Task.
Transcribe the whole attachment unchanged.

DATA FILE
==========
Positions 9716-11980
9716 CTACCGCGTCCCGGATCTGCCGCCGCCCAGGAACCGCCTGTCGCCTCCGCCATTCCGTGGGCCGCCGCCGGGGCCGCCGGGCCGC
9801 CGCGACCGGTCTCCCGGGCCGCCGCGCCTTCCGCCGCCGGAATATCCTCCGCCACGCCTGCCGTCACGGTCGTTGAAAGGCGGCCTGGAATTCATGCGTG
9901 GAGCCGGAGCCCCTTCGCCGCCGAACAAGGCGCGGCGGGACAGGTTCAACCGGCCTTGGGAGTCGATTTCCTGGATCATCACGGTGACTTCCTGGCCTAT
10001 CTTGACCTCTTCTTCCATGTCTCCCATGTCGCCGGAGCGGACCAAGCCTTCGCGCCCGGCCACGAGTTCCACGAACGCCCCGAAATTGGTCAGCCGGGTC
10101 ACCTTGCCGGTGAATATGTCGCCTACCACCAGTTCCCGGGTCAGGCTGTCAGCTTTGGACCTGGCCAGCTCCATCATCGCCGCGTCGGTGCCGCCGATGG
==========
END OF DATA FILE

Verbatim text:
Positions 9716-11980
9716 CTACCGCGTCCCGGATCTGCCGCCGCCCAGGAACCGCCTGTCGCCTCCGCCATTCCGTGGGCCGCCGCCGGGGCCGCCGGGCCGC
9801 CGCGACCGGTCTCCCGGGCCGCCGCGCCTTCCGCCGCCGGAATATCCTCCGCCACGCCTGCCGTCACGGTCGTTGAAAGGCGGCCTGGAATTCATGCGTG
9901 GAGCCGGAGCCCCTTCGCCGCCGAACAAGGCGCGGCGGGACAGGTTCAACCGGCCTTGGGAGTCGATTTCCTGGATCATCACGGTGACTTCCTGGCCTAT
10001 CTTGACCTCTTCTTCCATGTCTCCCATGTCGCCGGAGCGGACCAAGCCTTCGCGCCCGGCCACGAGTTCCACGAACGCCCCGAAATTGGTCAGCCGGGTC
10101 ACCTTGCCGGTGAATATGTCGCCTACCACCAGTTCCCGGGTCAGGCTGTCAGCTTTGGACCTGGCCAGCTCCATCATCGCCGCGTCGGTGCCGCCGATGG